For cosmologist Katie Mack, understanding how the universe may die in a way provides a sense of comfort and connection with everything around her.
Mack, a researcher at North Carolina State University, told BBC News Studying ways to end the theoretically any moment of the universe – or the distant future – gave him a strange sense of peace.
“There’s something about accepting the imperfection of existence that’s just a little bit free,” Mac explained. BBC News.
Mac argues that many people may feel that the universe is happening elsewhere. For him, everyday life is not really like the Going-Teeth of Cosmos.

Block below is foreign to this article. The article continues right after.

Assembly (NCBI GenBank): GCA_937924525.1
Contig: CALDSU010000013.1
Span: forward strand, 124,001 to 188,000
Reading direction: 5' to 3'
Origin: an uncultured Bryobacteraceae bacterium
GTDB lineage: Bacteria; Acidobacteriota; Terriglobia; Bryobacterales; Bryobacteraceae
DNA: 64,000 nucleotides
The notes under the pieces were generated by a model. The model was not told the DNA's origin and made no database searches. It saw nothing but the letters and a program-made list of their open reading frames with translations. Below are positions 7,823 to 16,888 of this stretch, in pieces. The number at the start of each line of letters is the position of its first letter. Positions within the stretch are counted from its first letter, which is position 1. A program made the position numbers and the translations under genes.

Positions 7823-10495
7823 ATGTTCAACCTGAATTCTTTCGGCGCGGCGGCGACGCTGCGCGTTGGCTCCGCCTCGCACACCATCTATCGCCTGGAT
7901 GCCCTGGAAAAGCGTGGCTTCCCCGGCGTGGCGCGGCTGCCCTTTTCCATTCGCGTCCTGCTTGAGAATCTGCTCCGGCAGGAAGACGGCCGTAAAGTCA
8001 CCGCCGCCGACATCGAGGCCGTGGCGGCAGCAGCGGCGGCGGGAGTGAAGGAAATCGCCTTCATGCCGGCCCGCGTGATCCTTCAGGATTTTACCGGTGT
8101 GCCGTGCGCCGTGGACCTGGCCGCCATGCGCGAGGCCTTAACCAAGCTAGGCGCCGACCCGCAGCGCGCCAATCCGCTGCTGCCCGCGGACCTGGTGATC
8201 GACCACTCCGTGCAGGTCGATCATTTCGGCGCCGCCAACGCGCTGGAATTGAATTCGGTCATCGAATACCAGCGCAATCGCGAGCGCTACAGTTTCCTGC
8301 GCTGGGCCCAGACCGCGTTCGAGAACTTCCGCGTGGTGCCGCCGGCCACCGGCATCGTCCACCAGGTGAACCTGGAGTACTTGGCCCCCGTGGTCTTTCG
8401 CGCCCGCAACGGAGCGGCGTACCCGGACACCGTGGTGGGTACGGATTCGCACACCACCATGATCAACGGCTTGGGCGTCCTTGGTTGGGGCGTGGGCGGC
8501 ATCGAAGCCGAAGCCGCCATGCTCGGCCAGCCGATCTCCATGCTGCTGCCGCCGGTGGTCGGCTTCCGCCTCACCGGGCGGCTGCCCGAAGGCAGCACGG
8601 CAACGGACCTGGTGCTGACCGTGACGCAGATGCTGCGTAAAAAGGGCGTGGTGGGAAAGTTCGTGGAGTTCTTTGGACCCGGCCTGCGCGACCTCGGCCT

He said, “It made it personal, the idea that these processes are going on all the time in the whole universe, but in theory they can happen to me: I’m in the universe, and I have no protection from that. Stuff, “Mac told BBC News.
Mac said with her new book, “The End of Everything”, that she is trying to share a little of the terror she is meant to have, but more personal than what’s going on in the universe to help people Are relations. “
Whether it is the death of heat, vacuum decay, or any other theoretical way that can bypass our universe, Mack says that any of these scenarios are likely to occur in the future, if they were at all Huh.
“Probably not going to happen in the next, you know, trillions and trillions and trillions and trillions of years and so on,” Mac told BBC News. “But, technically, it can happen at any time.”
Read more: Katie Mack: ‘To know how the universe will end’ [BBC News]
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